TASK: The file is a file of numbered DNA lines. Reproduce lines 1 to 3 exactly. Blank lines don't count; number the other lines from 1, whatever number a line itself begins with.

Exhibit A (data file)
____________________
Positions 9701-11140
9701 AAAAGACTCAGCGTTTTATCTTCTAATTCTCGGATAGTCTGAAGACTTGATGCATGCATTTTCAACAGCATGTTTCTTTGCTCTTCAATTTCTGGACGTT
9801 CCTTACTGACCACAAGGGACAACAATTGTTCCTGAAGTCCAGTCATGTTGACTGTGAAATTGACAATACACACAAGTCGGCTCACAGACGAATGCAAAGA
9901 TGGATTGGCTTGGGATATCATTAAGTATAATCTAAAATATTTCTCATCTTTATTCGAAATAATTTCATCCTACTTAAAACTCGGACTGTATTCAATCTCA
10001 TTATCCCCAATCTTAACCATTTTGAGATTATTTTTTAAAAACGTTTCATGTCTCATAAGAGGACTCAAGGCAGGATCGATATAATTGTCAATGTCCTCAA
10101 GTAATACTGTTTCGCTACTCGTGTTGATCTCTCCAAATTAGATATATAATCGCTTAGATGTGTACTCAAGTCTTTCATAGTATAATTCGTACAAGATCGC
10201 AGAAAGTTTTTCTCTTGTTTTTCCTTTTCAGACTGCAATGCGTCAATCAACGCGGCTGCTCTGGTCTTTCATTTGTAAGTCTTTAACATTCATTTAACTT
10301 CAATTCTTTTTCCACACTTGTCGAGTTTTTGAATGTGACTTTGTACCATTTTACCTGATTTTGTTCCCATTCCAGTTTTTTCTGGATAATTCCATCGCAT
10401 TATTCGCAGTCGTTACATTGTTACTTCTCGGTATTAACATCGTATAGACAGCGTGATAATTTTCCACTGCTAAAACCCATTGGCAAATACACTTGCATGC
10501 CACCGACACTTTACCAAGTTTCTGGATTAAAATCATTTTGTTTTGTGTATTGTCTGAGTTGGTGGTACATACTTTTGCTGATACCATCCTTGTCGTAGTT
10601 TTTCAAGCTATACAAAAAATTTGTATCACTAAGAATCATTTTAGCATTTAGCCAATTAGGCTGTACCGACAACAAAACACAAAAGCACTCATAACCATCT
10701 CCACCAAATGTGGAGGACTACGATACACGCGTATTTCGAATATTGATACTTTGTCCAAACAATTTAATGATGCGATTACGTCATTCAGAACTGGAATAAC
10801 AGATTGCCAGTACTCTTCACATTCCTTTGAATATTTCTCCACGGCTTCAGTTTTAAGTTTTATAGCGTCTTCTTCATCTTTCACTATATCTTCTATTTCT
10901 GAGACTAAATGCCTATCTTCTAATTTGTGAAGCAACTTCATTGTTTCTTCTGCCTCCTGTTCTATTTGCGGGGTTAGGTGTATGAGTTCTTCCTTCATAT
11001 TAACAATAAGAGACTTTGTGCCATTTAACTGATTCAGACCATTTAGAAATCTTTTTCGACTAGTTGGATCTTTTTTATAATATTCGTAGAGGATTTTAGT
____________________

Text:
Positions 9701-11140
9701 AAAAGACTCAGCGTTTTATCTTCTAATTCTCGGATAGTCTGAAGACTTGATGCATGCATTTTCAACAGCATGTTTCTTTGCTCTTCAATTTCTGGACGTT
9801 CCTTACTGACCACAAGGGACAACAATTGTTCCTGAAGTCCAGTCATGTTGACTGTGAAATTGACAATACACACAAGTCGGCTCACAGACGAATGCAAAGA